“Your policy is being changed,” Hun Sen declared gratefully, and he lauded Trump for being “most respectful.”

READ MORE: US Congress asks if Russian cash funded Trump’s golf courses

Trump told the king of repressive Bahrain, “there won’t be strain with this administration.” Nabeel Rajab, a heroic Bahraini who is one of the Arab world’s leading human rights campaigners, says the government responded a few days later by killing five protesters — and, just last month, the government followed up again by sentencing Rajab himself to five years in prison for his tweets. Trump’s soft spot for authoritarianism goes way back. He has spoken sympathetically of the Chinese government’s massacres of pro-democracy protesters in 1989, and of Saddam Hussein’s approach to counterterrorism. Important human rights jobs in the administration aren’t even filled, although some conservatives are rallying support for the appointment of Michael Horowitz of the Hudson Institute, which would be a good first step.

Periodically, Trump does raise human rights issues, but only to bludgeon enemies like North Korea or Venezuela. This is so ham-handed and hypocritical that it simply diminishes American standing further.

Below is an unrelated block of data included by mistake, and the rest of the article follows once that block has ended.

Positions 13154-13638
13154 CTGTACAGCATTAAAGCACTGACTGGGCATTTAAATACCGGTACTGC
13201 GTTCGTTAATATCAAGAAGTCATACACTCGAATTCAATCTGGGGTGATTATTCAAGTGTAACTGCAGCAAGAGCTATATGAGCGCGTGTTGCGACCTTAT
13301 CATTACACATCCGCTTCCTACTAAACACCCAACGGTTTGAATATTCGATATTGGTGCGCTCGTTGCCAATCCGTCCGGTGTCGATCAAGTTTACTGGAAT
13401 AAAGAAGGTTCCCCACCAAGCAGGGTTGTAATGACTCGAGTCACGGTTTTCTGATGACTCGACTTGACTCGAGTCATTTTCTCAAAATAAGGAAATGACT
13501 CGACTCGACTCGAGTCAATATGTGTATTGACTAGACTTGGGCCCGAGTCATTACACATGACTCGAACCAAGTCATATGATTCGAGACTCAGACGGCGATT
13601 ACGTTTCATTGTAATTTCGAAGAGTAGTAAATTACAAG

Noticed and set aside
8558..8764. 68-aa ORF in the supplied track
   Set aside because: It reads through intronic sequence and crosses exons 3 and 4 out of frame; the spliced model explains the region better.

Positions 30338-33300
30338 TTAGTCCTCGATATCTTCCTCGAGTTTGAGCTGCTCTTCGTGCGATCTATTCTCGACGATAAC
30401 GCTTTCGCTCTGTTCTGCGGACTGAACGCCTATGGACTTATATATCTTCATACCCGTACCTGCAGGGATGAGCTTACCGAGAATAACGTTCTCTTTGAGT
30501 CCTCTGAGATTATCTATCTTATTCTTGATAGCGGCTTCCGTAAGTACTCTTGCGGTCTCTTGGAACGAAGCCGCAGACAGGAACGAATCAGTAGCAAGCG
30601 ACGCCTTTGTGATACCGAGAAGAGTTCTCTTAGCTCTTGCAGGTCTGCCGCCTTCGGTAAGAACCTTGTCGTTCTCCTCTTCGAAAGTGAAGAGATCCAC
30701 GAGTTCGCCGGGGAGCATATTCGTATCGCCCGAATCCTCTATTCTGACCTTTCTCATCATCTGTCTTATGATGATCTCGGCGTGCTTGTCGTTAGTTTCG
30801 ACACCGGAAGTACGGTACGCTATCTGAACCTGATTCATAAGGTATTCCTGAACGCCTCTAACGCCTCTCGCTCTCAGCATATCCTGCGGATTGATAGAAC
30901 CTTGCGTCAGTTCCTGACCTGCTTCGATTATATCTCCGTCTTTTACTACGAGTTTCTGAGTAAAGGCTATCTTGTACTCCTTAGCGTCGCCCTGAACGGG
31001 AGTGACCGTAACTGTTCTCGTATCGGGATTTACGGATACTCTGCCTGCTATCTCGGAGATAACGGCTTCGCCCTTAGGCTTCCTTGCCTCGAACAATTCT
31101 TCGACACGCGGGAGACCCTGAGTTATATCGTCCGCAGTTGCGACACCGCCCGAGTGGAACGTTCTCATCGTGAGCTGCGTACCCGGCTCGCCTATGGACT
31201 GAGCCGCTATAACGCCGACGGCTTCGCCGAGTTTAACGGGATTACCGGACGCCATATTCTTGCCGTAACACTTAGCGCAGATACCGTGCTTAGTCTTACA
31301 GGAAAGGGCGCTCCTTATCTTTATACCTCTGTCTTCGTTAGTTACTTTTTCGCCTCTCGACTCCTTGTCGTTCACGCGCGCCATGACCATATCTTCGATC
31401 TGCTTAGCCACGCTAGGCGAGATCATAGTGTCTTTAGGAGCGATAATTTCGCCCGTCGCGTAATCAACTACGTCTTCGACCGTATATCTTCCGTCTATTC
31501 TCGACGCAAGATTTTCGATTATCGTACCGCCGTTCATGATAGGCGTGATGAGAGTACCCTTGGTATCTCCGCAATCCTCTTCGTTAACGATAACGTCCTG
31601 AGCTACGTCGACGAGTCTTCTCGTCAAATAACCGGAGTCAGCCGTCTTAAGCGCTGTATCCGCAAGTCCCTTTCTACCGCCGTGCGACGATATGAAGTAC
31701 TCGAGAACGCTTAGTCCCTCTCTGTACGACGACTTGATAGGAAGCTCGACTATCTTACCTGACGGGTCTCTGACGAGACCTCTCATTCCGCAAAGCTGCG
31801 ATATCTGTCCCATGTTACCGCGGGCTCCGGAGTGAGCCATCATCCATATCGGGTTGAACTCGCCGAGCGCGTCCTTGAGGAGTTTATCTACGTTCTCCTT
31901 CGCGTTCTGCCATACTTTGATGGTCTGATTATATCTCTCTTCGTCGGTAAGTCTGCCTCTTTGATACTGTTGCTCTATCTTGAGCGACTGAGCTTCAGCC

In some respects, Trump has united the world. Against us.

A recent Gallup poll shows that across 134 countries, approval of the United States has collapsed to a record low of 30 percent. Indeed, more people now approve of China than of the United States. Russia is just behind us.

“Trump has been a disaster for U.S. soft power,” says Gary Bass of Princeton University. “He’s so hated around the world that he’s radioactive. So on those rare occasions when he does something about human rights, it only tarnishes the cause.”

This is a tragedy for the United States. But the greatest loss is felt by people who are helpless as loved ones are raped, tortured or murdered. In Myanmar, a young Rohingya man pleaded with me: “Please don’t let us be treated as animals. Please. Please. Don’t break our trust.” What do we tell him?

© 2018 New York Times News Service